When royal forces defeated papal forces in 1870 and overthrew the Papal States, one of the various unsuccessful attempts to mollify the pope was a law saying that no postage need be paid on letters to the pope, sent from anywhere in Italy. Does that law still exist?

  • 1
    I'm voting to close this question as off-topic because it is not about law in a meaningful sense.
    – ohwilleke
    Oct 21, 2018 at 19:01
  • 9
    This is a question about whether a specific law is currently in force in a specific jurisdiction. It seems exactly on-topic to me. Oct 22, 2018 at 1:00

2 Answers 2


This is a too-long comment, posted as an answer

The Pope and the Italian authorities finally sorted their relations in the 1920s. This lead to the signing of the Lateran Pacts in 1929.

According to Gordon Ireland, in "The State of the City of the Vatican," published in the American Journal of International Law, the Vatican and Italy signed a postal convention on June 29, 1929. Gordon says that in addition to setting up the Vatican's postal service, the convention provided that,

"correspondence from and to the Pope is to pass in Italy under the frank..."

Since the War, various provisions of the Lateran Treaty have been ratified, modified or rejected. I was not able to find anything about this particular clause.

  • Does "under the frank" mean no postage need be paid? Aug 13, 2020 at 17:47
  • @MichaelHardy Yes. According to Britannica, "Franking" is a "term used for the right of sending letters or postal packages free of charge. The word is derived from the French affranchir (“free”)." In the US, the term is perhaps most notoriously used to for mail sent for free by members of Congress. (Before 1973, members used the frank to send campaign mail.)
    – Just a guy
    Aug 13, 2020 at 18:47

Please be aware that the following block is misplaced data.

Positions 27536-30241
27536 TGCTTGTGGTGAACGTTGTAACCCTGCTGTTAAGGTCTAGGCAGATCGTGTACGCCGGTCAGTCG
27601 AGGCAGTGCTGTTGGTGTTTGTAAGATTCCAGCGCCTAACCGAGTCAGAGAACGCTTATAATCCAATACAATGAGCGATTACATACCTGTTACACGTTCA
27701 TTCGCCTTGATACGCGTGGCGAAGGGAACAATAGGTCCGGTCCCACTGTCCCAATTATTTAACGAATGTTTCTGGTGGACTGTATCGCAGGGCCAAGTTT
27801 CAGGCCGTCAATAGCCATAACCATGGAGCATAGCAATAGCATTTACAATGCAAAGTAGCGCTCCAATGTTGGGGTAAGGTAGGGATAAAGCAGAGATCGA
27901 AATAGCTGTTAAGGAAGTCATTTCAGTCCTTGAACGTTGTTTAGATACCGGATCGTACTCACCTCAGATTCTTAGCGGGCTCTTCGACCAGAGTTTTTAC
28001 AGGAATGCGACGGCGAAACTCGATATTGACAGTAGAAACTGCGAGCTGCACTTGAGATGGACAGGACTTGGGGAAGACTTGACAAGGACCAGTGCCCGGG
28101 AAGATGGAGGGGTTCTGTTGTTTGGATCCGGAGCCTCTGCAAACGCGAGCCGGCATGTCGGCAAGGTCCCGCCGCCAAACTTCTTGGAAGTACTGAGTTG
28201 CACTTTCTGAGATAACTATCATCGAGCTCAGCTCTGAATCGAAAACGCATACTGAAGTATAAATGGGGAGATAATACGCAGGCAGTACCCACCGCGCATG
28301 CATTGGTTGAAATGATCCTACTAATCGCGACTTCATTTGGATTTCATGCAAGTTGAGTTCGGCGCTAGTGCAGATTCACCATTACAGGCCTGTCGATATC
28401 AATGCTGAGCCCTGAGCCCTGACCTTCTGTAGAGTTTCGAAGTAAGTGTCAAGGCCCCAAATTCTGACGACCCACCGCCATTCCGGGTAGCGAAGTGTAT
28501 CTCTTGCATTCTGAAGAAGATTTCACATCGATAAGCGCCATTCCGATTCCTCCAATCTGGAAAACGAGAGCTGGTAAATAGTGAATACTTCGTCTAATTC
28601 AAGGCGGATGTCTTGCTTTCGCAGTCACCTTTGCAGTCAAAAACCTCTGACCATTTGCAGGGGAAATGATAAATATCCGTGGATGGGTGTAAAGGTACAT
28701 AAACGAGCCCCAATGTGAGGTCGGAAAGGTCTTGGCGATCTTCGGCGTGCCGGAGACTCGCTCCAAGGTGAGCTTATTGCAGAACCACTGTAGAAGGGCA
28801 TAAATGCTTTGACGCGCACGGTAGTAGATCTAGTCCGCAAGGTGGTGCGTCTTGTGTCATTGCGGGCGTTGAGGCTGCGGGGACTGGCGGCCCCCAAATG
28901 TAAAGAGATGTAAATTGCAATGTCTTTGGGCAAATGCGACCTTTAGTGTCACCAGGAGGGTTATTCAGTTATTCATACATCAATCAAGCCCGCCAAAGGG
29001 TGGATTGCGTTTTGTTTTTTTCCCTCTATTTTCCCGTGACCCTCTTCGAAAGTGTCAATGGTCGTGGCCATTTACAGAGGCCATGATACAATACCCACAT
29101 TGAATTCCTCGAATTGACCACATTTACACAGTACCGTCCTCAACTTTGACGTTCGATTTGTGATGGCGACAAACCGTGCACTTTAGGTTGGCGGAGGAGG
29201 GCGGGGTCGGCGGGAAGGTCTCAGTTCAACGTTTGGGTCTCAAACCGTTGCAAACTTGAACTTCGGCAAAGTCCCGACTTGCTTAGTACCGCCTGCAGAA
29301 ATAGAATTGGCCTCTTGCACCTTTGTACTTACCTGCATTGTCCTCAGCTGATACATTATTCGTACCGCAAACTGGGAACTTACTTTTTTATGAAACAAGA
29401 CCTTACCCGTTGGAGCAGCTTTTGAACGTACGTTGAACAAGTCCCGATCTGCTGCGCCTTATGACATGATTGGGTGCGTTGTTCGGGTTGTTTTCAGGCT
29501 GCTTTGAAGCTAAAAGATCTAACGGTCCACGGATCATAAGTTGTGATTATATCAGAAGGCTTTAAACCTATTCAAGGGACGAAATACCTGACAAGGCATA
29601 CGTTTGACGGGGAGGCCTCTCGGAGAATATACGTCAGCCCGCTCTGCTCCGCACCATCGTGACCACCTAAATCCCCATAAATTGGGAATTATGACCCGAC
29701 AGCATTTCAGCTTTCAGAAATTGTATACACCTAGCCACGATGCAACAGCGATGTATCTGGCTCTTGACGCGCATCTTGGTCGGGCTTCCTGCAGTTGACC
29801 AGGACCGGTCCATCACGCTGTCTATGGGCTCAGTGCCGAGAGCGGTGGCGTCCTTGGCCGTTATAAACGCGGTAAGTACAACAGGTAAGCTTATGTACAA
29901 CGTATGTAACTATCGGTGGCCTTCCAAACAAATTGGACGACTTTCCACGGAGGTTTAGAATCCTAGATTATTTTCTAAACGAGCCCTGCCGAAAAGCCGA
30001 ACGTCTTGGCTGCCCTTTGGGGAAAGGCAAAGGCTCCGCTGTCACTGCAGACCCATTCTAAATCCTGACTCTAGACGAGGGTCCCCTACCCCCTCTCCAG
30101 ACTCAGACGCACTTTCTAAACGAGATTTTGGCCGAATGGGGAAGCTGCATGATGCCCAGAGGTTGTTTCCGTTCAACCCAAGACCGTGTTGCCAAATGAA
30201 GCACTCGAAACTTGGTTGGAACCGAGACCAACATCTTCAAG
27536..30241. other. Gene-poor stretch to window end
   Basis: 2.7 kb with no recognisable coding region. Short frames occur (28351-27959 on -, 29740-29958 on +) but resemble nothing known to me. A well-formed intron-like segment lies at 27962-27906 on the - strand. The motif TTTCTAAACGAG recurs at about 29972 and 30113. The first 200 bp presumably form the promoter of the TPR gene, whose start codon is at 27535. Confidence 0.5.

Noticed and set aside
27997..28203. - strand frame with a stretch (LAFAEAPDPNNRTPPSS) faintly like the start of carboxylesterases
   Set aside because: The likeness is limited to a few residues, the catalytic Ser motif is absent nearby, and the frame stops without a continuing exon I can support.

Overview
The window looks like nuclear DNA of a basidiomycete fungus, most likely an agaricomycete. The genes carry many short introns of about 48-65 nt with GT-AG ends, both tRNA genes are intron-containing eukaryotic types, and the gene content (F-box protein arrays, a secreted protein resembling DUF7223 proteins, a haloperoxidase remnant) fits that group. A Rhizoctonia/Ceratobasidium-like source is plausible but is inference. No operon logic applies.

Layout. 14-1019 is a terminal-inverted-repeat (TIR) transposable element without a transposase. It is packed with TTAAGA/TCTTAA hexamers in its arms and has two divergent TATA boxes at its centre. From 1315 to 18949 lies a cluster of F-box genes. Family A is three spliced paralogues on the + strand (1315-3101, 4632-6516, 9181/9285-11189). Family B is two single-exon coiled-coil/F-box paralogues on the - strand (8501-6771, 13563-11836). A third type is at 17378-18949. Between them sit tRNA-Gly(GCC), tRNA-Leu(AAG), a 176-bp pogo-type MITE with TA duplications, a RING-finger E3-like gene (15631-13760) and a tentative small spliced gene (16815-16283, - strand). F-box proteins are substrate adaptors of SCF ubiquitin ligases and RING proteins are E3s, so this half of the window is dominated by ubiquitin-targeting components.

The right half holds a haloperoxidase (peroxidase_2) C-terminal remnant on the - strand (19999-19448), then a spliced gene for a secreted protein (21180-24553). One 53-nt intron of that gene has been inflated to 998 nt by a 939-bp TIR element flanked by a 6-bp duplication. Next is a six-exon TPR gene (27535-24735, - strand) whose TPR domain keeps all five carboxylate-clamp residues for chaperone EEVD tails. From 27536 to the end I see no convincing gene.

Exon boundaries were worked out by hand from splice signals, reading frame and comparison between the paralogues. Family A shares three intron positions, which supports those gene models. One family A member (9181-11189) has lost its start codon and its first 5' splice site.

The Vatican has its own postal operator (Vatican Post) while Italy has liberalized the postal sector, i. e. besides the incumbent operator (Poste Italiane) there should also be a few smaller operators. THis means that in order to get a letter from Italy, to the pope, it must be handed over from Poste Italiane to Vatican Post. Assuming that the arrangement you described is still in place, this would raise the question how those letters would be billed on the wholesale level. Usually, when you send a letter abroad, the operator of origin has to pay wholesale postage to the destination operator; However, for certain services, there are billing arrangements that derogate from this rule:
• For postage due and paid response items, wholesale postage is billed in reverse so the destination operator has to pay.
• Cecogram items and war prisoner service are free on the wholesale level.

Now the question is, if the arrangement still exists, how is it billed on the wholesale level? Possible options would be:
• Poste italiane treats those items as International Postage Due. In this case, it would be free for the sender but the pope has to pay.
• Poste italiane eats the fees and hands the items over to Vatican Post as postage paid. For this to work, Poste Italiane would have to slam a “Port Payé / Italie” rubber stamp on each pope letter. (Without the rubber stamp, Vatican Post would treat the letter as postage due)
• Poste Italiane and Vatican Post have a special bilateral agreement to exchange pope letters on a cost-neutral basis similar to cecogram and POW items.

If it's the first option, there may be no legislation on the italian side at all governing free pope letters because international postage due is a regular service.
In the third case, we would have to look for a bilateral arrangement betwenn Poste Italiane and Vatican Post.
If it's the second option, the legislation we look for could be either an Italian law or a bilateral treaty.

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